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Conflict Management: A Multi-level Practice For Managing Major Changes In Territories

Conflict Management: a multi-level practice for managing major changes in territories

Carrying out major changes in territories is getting even more complex. Whether it is an infrastructure, an industrial plant, a work of public interest or even an innovative policy, local stakeholders – Institutions, associations, private companies and individual citizens – will see both risks and opportunities in the changes that will interest their territory. This may result in conflicts which, in turn, often stop entrepreneurial or public interest initiatives.

This dynamics is not only due to the “Nimby syndrome”, as is often claimed. In territories there are both “Ideological Nos” and actors who try to gain political consensus by exploiting local protests. However, in addition to plain opposers, there is also a complex network of local interests, some consistent and some incompatible with the proposers’.

Who are the actors? To realize a major work on the territories, proposers should consider several actors and stakeholders, such as:

  • Political decision makers: i.e. Institutions from national Government to Regional and Municipal administrations;
  • Economic actors: from companies proposing an infrastructure and/or an industrial project to the local companies composing the productive fabric;
  • Intermediate bodies: from trade associations to trade unions, each representing a collective interest;
  • Citizens living in the territory: from local activists’ unions to individuals willing to express their own idea.

Each of these actors plays a specific role. The likelihood of a project’s success depends largely on how the proposal is received within this network of local interests, which can grant, but also deny, the essential “social license” that pre-exists the formal authorization procedure. Therefore, to maximize the likelihood of success for the proposal to be implemented in the area it is crucial to manage the complexity of local interests. These interests are not always immediately visible, but they constitute the essence of the status quo that a project can change even radically.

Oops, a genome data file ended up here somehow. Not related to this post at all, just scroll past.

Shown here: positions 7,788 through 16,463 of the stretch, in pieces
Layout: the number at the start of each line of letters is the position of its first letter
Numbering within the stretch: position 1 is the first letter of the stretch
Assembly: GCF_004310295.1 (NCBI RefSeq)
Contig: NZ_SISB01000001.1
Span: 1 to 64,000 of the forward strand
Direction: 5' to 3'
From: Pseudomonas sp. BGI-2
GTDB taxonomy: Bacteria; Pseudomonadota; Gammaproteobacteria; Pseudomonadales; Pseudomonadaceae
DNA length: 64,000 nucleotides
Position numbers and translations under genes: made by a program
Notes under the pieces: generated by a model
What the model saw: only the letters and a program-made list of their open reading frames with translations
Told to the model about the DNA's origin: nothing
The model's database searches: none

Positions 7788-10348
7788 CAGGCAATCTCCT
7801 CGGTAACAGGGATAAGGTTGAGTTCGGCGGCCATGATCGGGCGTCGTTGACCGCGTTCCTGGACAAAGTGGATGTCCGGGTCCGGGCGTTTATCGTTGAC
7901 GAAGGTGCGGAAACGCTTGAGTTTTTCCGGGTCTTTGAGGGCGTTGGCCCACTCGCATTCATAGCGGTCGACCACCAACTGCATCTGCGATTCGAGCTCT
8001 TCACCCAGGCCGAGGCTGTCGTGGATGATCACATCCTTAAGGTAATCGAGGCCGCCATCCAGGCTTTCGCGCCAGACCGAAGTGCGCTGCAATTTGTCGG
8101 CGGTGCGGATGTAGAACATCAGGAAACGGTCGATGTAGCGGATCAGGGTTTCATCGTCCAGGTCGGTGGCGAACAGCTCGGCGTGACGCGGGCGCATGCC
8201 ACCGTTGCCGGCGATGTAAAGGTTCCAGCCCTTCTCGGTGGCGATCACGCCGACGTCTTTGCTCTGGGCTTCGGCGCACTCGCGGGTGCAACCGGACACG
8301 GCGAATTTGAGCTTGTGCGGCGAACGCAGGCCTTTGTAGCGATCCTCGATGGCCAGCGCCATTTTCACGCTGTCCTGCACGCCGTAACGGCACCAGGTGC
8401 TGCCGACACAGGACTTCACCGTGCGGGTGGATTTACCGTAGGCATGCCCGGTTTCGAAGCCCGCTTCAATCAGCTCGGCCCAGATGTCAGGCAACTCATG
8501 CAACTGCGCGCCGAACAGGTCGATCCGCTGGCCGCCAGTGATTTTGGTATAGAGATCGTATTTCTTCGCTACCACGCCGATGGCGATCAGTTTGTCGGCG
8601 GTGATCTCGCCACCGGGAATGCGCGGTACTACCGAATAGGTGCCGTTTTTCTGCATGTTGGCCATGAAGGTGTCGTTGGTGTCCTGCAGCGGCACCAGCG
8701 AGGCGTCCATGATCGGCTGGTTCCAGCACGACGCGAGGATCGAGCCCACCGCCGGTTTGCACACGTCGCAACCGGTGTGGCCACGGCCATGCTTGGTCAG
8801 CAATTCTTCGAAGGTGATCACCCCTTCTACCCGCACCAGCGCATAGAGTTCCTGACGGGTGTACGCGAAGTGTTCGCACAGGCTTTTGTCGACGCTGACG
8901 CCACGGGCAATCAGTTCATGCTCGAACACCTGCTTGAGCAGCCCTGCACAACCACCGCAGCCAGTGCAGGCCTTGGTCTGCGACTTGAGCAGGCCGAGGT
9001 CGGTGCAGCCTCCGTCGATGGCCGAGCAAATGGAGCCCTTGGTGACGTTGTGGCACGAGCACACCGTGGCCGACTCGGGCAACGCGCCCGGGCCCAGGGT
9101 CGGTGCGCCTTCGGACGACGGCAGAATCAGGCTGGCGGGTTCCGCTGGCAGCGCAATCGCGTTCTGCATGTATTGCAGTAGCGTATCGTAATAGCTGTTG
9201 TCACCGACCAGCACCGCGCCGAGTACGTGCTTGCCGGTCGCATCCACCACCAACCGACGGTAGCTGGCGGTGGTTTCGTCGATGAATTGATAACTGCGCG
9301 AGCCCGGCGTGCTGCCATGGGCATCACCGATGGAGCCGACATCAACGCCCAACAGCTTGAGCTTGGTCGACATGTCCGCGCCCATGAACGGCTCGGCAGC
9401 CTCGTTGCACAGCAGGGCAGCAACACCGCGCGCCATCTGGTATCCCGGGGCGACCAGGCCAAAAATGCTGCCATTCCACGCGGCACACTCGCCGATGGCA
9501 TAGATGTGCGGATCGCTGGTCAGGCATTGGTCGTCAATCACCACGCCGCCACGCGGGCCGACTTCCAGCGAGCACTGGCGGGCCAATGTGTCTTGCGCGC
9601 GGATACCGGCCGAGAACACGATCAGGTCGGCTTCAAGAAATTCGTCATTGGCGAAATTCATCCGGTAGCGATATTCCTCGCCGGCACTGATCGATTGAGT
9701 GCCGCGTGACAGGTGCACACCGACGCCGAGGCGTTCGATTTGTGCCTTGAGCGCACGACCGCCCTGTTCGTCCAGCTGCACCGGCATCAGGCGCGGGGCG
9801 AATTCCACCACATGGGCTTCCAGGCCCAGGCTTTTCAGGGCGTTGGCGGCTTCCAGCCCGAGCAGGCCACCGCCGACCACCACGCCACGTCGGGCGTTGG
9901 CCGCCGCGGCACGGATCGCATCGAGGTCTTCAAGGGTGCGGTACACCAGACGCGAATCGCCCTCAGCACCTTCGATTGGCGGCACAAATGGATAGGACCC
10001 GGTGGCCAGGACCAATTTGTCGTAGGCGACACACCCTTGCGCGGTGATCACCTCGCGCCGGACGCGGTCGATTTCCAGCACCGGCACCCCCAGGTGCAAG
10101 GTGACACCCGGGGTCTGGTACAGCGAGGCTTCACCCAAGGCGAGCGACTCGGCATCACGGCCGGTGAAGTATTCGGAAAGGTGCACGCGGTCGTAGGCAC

Conflict Management is a set of activities that manage conflict and consensus in a more or less large context with respect to a choice of public importance. It is, in other words, the activities that facilitate the insertion of works. It is characterized by:

  • Transversality and multichannel, with actions including institutional relations, strategic communication and mediation;
  • Context-sensitive approach, with a special focus on the interests that may be activated for or against each project;
  • Management of major changes, on the environmental level but also on the development perspective of an area concerned by a projec.

An integrated approach to consensus building

The Conflict Management service proposed by Comin & Partners consists of a mix of advocacy, institutional relations, stakeholder engagement and participatory activities in the territory. To carry out the latter, C&P relies on a partnership with Avventura Urbana, a leading company in the implementation of participatory processes, and professionals such as its founder Iolanda Romano, an expert in conflict mediation and former Extraordinary Government Commissioner for the major railway project Terzo Valico.

Who needs Conflict Management? Any industrial, institutional or associational actor who needs to present projects and decisions that have the potential to generate resistance from other stakeholders (typically, but not necessarily, at the local level) can be supported by Conflict Management actions. At the corporate level, primary targets for this activity can be infrastructure stakeholders, including those supporting Public Debate procedures, energy, waste management, highly impactful industries (e.g., steel, chemical, pharmaceutical), construction and real estate, and telecommunications.